Friday, January 23, 2009

Poetry Friday: Defining Poetry As It Pleases Me

"What is poetry? Not quite getting what you want, and thereby getting something better..."
~Robert Peake, explaining The Pleasures of Frustration in Poetry

"If you want a definition of poetry, say: "Poetry is what makes me laugh or cry or yawn, what makes my toenails twinkle, what makes me want to do this or that or nothing!"" ~Dylan Thomas

"Out of the quarrel with others we make rhetoric; out of the quarrel with ourselves we make poetry. "~W.B. Yeats

Today, I'm defining poetry as Rev. Joseph Lowrey's benediction, given this past Tuesday at the Inauguration:
God of our weary years, god of our silent tears, thou, who has brought us thus far along the way, thou, who has by thy might led us into the light, keep us forever in the path we pray, lest our feet stray from the places, our god, where we met thee, lest our hearts, drunk with the wine of the world, we forget thee.

Shadowed beneath thy hand, may we forever stand true to thee, oh God, and true to our native land.

Poetry Friday is with Laura Salas today.

15 comments:

  1. Lowery did a great job with the benediction, especially by quoting James Weldon Johnson in these opening words! The lines are from "Lift Every Voice and Sing," which Johnson wrote for a celebration of Lincoln's birthday.

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  2. J. Patrick Lewis1/23/09, 8:02 AM

    May I offer a definition, Sara?
    Poetry is a blind date with enchantment.

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  3. Such great quotes -- and yes, I agree. That benediction was pure poetry!

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  4. Great definitions of poetry, Sara. And I would hasten to add "So many of Sara's posts."

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  5. Those are pitch-perfect definitions of poetry (including J. Patrick's). Rev. Lowery's was beautiful. I'll ask y'all: Where does poetry end and prayer begin? Is there really a separation?

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  6. Pat: "A blind date with enchantment" is a lovely definition.

    Sara: Loved Lowery's words. And Alexander's, too. And the definitions you've chosen. Over at my blog, in the transcript of Colbert's interview with Alexander, he asks (in the negative) "poetry isn't true, is it?" and I think that really the point is, that poetry IS true.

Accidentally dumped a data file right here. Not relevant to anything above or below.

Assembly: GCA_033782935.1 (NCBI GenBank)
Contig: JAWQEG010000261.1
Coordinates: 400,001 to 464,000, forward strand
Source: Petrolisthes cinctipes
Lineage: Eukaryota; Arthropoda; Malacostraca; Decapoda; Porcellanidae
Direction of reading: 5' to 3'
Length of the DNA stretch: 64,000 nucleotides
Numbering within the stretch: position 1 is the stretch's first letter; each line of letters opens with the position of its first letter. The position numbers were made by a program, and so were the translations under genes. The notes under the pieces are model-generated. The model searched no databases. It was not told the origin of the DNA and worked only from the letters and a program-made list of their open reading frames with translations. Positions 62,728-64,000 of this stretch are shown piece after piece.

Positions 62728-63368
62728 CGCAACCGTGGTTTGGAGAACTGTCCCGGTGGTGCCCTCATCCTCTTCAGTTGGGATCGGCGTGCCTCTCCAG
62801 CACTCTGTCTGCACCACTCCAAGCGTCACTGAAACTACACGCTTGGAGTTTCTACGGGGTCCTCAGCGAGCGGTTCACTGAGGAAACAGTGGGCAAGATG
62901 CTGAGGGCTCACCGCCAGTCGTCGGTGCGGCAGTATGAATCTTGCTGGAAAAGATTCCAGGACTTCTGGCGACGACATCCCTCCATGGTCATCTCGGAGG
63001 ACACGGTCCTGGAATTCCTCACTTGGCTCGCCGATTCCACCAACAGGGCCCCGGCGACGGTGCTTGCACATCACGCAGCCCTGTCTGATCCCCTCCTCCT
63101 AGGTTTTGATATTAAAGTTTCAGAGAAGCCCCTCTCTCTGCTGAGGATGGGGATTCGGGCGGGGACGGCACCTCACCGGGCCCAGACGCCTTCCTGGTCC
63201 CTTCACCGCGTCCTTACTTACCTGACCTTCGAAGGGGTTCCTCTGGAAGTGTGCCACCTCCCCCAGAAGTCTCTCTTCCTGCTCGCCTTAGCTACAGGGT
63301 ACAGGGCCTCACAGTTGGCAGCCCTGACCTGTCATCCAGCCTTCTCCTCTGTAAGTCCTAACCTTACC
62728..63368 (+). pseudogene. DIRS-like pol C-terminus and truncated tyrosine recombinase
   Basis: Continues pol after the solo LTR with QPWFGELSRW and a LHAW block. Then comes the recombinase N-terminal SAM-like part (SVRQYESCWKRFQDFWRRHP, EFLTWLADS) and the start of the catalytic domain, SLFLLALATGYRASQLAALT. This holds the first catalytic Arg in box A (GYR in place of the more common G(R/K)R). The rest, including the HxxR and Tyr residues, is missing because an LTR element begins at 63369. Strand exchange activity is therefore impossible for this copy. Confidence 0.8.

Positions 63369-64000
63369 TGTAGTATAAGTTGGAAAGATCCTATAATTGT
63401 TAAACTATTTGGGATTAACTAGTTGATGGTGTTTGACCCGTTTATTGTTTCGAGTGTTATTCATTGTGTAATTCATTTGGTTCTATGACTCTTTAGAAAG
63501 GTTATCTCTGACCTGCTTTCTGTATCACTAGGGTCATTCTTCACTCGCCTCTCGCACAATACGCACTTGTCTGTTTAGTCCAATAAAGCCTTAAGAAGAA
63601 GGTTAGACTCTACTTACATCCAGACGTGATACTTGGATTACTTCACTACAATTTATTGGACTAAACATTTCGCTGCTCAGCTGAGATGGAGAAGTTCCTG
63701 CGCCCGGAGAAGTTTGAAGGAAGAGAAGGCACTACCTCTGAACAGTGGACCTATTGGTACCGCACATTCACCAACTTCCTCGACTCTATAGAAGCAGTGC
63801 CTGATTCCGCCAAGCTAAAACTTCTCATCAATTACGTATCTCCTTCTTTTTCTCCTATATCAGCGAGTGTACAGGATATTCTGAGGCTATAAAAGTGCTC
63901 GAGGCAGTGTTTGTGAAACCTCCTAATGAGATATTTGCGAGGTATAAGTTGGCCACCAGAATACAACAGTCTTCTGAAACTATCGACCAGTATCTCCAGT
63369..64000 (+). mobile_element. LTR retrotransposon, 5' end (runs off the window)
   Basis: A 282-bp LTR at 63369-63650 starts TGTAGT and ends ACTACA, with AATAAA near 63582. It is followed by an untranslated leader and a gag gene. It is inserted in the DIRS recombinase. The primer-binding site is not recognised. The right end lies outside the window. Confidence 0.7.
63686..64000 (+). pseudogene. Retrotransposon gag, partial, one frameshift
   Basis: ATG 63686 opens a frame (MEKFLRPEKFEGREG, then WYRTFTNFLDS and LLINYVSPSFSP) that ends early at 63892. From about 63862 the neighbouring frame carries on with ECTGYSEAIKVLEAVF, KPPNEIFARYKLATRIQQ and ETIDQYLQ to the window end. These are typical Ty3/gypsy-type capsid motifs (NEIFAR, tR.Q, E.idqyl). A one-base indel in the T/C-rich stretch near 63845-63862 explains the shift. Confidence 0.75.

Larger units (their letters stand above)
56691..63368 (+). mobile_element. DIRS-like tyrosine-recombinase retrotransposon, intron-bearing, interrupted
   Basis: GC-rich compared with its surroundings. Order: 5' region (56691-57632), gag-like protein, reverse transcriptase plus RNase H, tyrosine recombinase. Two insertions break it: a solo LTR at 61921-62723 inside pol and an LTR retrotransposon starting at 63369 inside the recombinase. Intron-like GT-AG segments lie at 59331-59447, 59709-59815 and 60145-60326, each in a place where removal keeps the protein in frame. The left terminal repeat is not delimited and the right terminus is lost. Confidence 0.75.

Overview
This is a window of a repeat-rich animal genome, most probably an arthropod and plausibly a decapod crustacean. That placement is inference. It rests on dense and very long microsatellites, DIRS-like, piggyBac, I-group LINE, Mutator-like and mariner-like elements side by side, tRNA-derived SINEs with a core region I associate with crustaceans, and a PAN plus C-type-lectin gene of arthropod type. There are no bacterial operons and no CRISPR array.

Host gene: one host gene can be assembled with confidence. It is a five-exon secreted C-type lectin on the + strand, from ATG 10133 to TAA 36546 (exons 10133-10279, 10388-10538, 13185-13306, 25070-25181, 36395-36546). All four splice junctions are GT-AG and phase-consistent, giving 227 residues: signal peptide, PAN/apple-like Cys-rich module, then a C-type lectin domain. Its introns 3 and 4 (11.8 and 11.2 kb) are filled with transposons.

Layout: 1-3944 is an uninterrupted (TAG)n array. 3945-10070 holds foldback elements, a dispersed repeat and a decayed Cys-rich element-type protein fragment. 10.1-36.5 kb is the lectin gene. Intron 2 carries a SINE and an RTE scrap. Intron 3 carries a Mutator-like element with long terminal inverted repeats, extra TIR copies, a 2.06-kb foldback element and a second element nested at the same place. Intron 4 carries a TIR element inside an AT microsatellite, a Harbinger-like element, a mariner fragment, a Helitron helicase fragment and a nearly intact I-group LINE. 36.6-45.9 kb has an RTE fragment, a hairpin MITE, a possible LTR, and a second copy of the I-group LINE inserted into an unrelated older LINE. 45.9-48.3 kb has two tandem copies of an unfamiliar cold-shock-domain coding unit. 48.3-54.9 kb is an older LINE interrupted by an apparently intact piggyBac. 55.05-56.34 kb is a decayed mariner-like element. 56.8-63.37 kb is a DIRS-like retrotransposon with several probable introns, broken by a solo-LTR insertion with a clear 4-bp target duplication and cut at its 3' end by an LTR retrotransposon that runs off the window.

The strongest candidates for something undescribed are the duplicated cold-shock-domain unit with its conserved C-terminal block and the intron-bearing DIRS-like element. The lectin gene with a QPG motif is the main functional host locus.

Thanks for the lovely, thoughtful post.

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  7. I listened to the benediction in my car, and I enjoyed it much more than I thought I would. It made me tear up a couple times--I was like that all that day, though.

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  8. Libby: Thank you so much for providing the source. I knew he was quoting something in the beginning, but I thought it was a hymn and I was too rushed to track it down this morning.

    J. Patrick: now there's a description you could add to your business card. :)

    Jama and Karen: Thank you! I love what both of you post on Fridays too. Always a source of riches.

    Terry: I think you could write a whole book about your question. I have a pet peeve about certain kinds of didactic public prayer, so for me, poetry is the perfect role model for the GOOD stuff.

    Kelly: Colbert and Alexander got to the heart of it in a very funny and incisive conversation. You rock for transcribing it!

    Adrienne: I'm kind of thinking that the radio would've been the way to listen to the whole thing. Not that the pageantry wasn't wonderful, but listening helps you focus in a more intimate way.

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  9. I love, love, LOVED THAT BENEDICTION. That gave me a good teary giggle that lasted quite awhile. It was so funny, because Jackie had just observed that he was so old she was afraid he'd fall to dust before his lengthy remarks to God were over, and then -- Bam! -- he showed he was still quite alive.

    Poetry as prayer, though -- have to agree with you, Sara. Poetry IS the good stuff. And yes, it's TRUE.

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  10. Wonderful post, Sara.

    Poetry breathes within everything and everyone. Poetry is still observation and active imagination.

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  11. I've often wonder how one defines art, and here you've shown us that even if one, universal definition eludes us, there are many gorgeous, truth-filled descriptions that are right on the money.

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  12. Thanks for the link. I'm afraid I liked his benediction poem more than I liked Alexander's inaugural poem.

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  13. GOR-geous! I like seeing it written even better than hearing it spoken. Thanks!

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  14. Wow. Thanks for this! I am quoted in good company.

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  15. I loved that benediction. I missed the end of it because I had a first grade class coming into the library and had to turn it off so I am really glad to have your post and link here. Wonderful poem/prayer.

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